The man’s name was Ed Hall. The chairman was his nephew. Ed had been born in Elbowoods, a town in the Missouri bottomlands, and, in 1953, a year before the flood, left the reservation to join the Marine Corps. Over the next forty-eight years, Ed had lived all over the country: on the Turtle Mountain, Cheyenne River, and Standing Rock reservations, where he designed and built tribal roads; in Crow Agency, where he served as Bureau of Indian Affairs superintendent; in Washington, D.C., where he advised the assistant secretary of the Bureau; in Albuquerque, where he worked in a Bureau transportation department; until he came home in 2001 to assist with a redesign of the bridge over Lake Sakakawea. All those years in the bowels of the federal-Indian bureaucracy had kindled in Ed a fondness for reports. I would see him often on later visits to the reservation, and whenever I asked how he was doing, he would reply, “I’m working on a new report.”

 

The evening I met Ed at the Scenic, he told me about a report Tex asked him to write. After regaining the chairmanship in 2010, Tex had assembled a team, including Ed, to investigate corruption in tribal government. Tex meant for the report to remain private, but someone had acquired a copy and posted it online. The findings were troubling—money wildly mismanaged over the four years prior; $1.4 million spent on councilmen’s travel, almost half of that for the former chairman alone; a tribal debt exceeding $100 million; dubious leasing of tribal minerals, such as the sale to Spencer Wilkinson, Jr.; and a system of spoils that made it far too easy for councilmen to buy their constituents’ votes. There was widespread “fear of retaliation if one speaks up to address injustice, fraud or corruption,” according to the report. “This fear of retaliation is not only for the individual, but for one’s entire family. Tribal goods and services, once open freely to all, have been restricted and made available only to those who are politically connected.” Perhaps most troubling was that the oil boom had fueled this corruption. An ethics ordinance held that elected tribal officials could not “own interests in or conduct business with” oil and gas companies, and yet multiple councilmen already had been recruited as partners in oil-field ventures or owned companies themselves. The report did not offer names, but it occurred to me that among the councilmen violating the ordinance was the chairman himself. After Tex lost the election in 2006, he had made the curious transformation of founding Maheshu, through which he acquired leases for outside oil companies, and then entered the trucking business.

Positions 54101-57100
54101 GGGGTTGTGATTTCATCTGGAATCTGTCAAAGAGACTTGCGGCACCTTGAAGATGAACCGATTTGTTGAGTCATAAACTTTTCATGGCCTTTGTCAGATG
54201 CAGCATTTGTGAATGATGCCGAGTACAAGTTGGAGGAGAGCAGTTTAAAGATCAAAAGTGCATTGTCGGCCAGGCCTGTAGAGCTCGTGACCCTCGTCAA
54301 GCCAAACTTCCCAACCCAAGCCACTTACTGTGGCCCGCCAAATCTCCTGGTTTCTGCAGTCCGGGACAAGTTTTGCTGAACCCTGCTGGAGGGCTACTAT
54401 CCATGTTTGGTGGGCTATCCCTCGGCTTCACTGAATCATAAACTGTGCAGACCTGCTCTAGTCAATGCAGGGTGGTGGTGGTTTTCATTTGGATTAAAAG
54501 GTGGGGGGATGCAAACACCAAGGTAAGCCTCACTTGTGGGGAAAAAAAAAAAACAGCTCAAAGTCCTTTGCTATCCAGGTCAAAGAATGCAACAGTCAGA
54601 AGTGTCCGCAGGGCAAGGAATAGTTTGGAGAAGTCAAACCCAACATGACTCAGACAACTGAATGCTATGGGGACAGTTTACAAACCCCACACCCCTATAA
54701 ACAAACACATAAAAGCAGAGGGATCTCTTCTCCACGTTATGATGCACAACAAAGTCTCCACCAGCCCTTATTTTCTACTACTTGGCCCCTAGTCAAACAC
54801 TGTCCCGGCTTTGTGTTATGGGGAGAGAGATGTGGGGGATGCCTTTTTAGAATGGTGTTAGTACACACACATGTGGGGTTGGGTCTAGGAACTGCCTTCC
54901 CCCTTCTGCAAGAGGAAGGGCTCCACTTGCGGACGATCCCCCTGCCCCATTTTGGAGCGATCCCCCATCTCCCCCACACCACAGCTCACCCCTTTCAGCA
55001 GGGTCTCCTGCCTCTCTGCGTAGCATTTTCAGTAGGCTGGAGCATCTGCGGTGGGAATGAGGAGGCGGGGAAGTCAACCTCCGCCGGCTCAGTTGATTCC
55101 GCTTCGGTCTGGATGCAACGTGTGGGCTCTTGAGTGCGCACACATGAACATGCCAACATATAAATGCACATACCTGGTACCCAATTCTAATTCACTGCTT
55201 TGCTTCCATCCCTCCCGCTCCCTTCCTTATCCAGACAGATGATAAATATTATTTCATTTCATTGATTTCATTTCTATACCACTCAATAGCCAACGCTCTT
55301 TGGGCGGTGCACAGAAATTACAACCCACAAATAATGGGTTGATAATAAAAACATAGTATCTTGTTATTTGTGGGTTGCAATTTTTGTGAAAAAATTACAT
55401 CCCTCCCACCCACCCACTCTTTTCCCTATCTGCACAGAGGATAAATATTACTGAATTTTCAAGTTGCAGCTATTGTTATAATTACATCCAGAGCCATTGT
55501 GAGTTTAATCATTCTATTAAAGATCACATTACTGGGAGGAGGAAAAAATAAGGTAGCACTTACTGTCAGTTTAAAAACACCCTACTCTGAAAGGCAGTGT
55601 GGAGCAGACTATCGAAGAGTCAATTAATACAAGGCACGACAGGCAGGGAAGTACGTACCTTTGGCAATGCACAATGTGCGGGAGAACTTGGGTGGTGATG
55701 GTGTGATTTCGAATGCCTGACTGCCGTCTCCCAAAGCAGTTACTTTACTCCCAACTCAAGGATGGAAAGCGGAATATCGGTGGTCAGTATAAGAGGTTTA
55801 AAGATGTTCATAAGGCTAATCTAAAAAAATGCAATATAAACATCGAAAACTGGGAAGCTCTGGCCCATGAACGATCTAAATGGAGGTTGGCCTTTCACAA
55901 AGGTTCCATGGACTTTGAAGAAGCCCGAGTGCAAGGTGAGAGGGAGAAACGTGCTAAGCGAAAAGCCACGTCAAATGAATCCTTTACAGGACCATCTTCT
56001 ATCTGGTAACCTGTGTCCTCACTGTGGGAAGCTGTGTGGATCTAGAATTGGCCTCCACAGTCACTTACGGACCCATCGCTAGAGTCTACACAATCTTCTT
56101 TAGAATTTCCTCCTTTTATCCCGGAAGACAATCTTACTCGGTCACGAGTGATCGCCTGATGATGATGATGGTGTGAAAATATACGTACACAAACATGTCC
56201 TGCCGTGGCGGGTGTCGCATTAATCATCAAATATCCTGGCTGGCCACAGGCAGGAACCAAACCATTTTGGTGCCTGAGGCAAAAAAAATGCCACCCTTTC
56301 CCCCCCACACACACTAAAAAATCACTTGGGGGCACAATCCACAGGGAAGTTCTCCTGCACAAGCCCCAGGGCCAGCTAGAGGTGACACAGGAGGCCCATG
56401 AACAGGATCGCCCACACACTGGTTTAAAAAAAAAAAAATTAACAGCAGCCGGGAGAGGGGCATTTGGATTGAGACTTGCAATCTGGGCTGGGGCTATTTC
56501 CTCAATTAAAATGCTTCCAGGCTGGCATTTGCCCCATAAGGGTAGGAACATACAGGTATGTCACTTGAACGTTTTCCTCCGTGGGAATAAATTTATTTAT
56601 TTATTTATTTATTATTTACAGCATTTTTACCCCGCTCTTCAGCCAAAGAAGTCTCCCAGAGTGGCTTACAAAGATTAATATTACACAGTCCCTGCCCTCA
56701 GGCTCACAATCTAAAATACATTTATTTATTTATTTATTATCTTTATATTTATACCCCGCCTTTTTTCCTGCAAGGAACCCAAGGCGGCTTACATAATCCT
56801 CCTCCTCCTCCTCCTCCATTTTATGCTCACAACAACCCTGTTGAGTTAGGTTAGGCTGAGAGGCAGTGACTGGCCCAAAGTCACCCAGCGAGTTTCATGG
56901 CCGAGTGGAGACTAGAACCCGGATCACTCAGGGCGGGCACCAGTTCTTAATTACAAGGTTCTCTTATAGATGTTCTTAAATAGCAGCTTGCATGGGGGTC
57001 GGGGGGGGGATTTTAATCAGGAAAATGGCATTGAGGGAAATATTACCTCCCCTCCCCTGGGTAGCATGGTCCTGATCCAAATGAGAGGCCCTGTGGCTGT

After I said goodbye to Ed, I drove to the casino. There, in the parking lot, I came across two white men cooking chicken on a charcoal grill. They were in their forties—mechanics, they said. They wondered if I wanted to sit and offered me the metal steps that folded from the doorway of a camper. The shorter man lived in the camper. He had come from Washington State, where he lost his house to foreclosure and where his wife now lived in a rented apartment. The taller one also lived on Fort Berthold, in a backyard shed with no windows or heat. He paid $300 a month—a good deal, he said—and when I asked how he liked the reservation, he grinned: “It’s crazy. You run a truck for fifty-four hours straight, and no one here will stop you.”

 

The shorter man nodded. “I got taillights out. I seen guys with no seatbelt, no mud flaps, just rolling through stop signs.”

“Keep your eyes open with toothpicks, and you’re making money.”

“A cup of coffee, you’re making money.”

The taller one laughed, paused. He looked at me, and his eyes widened. “You can do anything you want short of killing somebody,” he said.

I remember thinking that they were nice men and that they needed something to laugh about and so they did.

Eventually I left them and went inside the casino and ordered a drink. The bar was thick with smoke and the singsong of slot machines. Women with their hair pulled in tight, dark buns dealt cards to sunburnt men. A Leonardo DiCaprio movie was playing on the television, and a white woman in a feather boa was flirting with some oil workers. I took my drink and sat beside a man who introduced himself as “Pancho the Bull Rider.” Pancho was from Texas but lived in a man camp twenty-five miles to the north, where “all there is to do is drink,” he said. We talked until the music got too loud. A man and a woman rose to the dance floor, laughing so hard their eyes shut. Then, clasped in each other’s arms, they spun around, and around, and around.